[FREE DOWNLOAD: How to turn your executive into a brilliant speaker.]

  1. Slow down and pare down.The mistake most rookie speakers make is to try to tell their audiences too much, to cram everything in, to tell them everything the speaker knows. I’ve learned as a coach that different clients need different messages. Brilliant advice to one person falls on deaf ears for someone else. They’re at different places, or differing levels of skill, or have different issues. One size doesn’t fit all, and that goes for the presentations and their audiences too. Rather than dump what you know on everyone, spend time figuring out what to leave out, what you’re going to not say, and how you’ll use silence to best effect.
  2. You’ll learn more from audiences that don’t love you than audiences that do. Early on, most speakers just want to be loved. They want an endless, ongoing standing ovation from their audiences from the very start. And so presenters placate their audiences, tell them what they think the audience wants to hear, and avoid challenging audiences to think hard. The result is an endless stream of mediocre presentations. Only when you get the courage to make your audience hate you will you find out what you really need to say to them.
  3. You can’t give speeches in your head. Speakers run through speeches in their head and believe that this is rehearsal. It’s not. Use your body to give a speech, and to rehearse one, because we embody our emotions first to find out what they are. In your head, you can say it quickly, smoothly—and blandly. In your body, you find the clumsy moments and the issues with connections from one part to another. Never rely entirely on the mental. Public speaking is performance art.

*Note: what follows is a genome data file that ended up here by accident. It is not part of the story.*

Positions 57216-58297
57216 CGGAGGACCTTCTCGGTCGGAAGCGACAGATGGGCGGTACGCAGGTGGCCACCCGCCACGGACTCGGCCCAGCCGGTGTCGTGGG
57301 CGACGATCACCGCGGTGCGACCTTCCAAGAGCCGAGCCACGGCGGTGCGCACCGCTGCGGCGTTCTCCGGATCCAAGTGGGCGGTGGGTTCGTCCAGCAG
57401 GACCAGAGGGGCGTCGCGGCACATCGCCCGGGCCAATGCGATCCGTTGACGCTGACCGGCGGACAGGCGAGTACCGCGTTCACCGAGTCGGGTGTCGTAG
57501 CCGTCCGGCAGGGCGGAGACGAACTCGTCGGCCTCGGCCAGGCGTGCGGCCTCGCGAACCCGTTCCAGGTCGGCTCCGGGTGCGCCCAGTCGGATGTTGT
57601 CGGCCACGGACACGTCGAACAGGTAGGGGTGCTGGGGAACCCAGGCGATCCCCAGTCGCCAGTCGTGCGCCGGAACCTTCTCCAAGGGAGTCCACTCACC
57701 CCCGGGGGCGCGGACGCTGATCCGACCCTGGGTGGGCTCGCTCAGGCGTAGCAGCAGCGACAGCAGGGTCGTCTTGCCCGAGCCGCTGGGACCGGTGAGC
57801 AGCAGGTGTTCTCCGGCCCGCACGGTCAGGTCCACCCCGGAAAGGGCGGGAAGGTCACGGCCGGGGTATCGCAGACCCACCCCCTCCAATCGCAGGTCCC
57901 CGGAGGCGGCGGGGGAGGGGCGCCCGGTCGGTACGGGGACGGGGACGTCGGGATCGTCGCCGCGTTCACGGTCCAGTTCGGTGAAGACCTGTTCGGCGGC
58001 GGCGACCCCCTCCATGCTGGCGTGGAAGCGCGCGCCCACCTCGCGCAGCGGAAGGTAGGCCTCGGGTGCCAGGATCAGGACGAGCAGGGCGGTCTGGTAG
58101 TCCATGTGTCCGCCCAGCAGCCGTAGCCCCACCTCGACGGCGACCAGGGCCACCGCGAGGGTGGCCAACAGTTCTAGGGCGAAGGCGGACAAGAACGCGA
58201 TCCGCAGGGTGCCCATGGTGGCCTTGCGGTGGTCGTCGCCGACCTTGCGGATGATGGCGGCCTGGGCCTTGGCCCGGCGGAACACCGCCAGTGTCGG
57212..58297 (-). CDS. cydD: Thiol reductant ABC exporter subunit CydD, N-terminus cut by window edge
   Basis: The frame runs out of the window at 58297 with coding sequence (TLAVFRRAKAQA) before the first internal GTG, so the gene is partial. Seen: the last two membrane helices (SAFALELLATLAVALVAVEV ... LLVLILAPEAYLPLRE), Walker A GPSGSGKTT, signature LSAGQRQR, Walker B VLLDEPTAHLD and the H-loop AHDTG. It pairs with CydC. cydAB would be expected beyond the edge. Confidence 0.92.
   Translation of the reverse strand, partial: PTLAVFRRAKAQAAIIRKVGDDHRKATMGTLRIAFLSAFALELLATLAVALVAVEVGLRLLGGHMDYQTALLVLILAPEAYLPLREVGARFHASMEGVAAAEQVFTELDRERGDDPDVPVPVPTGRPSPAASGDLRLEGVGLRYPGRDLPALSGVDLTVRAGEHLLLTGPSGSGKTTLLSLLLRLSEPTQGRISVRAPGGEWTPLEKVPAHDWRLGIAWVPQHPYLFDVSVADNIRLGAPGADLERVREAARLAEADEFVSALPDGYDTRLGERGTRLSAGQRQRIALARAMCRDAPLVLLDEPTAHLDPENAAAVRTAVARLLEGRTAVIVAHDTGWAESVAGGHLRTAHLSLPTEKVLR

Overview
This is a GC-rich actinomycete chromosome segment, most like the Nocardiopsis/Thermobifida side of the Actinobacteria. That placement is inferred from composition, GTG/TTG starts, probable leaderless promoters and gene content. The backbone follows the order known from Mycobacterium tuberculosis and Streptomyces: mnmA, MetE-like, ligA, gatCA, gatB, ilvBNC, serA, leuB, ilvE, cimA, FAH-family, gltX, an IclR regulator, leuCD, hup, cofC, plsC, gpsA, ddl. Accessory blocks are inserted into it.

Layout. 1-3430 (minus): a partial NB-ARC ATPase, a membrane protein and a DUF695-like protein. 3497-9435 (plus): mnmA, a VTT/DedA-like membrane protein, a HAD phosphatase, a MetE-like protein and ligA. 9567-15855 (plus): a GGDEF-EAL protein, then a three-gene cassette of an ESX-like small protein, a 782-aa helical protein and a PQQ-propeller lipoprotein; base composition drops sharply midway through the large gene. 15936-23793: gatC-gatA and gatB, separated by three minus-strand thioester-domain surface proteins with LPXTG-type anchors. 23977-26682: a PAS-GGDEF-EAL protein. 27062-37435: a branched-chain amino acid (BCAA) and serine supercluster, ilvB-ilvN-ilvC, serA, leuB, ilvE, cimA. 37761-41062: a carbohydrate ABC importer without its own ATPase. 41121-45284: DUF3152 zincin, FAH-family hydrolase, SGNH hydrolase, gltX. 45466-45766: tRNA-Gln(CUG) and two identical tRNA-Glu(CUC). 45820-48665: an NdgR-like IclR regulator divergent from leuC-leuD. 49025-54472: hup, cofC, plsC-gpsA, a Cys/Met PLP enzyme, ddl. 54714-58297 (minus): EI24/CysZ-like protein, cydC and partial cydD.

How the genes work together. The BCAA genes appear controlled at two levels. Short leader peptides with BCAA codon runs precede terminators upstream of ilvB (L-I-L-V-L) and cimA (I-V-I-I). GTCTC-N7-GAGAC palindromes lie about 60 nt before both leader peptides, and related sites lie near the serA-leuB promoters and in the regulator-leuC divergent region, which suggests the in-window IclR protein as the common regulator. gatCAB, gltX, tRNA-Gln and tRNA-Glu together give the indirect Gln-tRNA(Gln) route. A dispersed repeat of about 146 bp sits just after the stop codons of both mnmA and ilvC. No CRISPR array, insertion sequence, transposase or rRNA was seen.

4. Let it go.A speech is the product of the speaker, the message, and the audience. When it’s done, it’s gone. Let it go. Don’t let the accumulating weight of all your successes and failures define you. If you do, you’ll stop being capable of being truly present and creating performance art. You’ll just start phoning it in. Never, ever phone it in. You, your message, and your audience deserve better.
  5. Not all audiences should hear you.I can always tell rookie authors because when I ask them “who’s your audience?” they say, as if it were obvious, “Well, everyone!” Those are writers who haven’t thought clearly about what they are writing about and who should read it. Not every audience will respond to your message. It’s everyone’s job—you, the meeting planner, the speakers bureau, the organizers, whoever’s involved—to get this right beforehand. It’s always obvious after the fact.
  6. Take care of yourself, but not too carefully.Some clients, when successful, become divas. It’s hilarious to watch, and I love it because it’s a sign of success. You get the only-brown-M&Ms-in-the-bowl phenomenon. It happens. But you’ll have more fun if you remember that you are just another glorious human being, with all the rights and limitations pertaining thereunto. Don’t take yourself too seriously.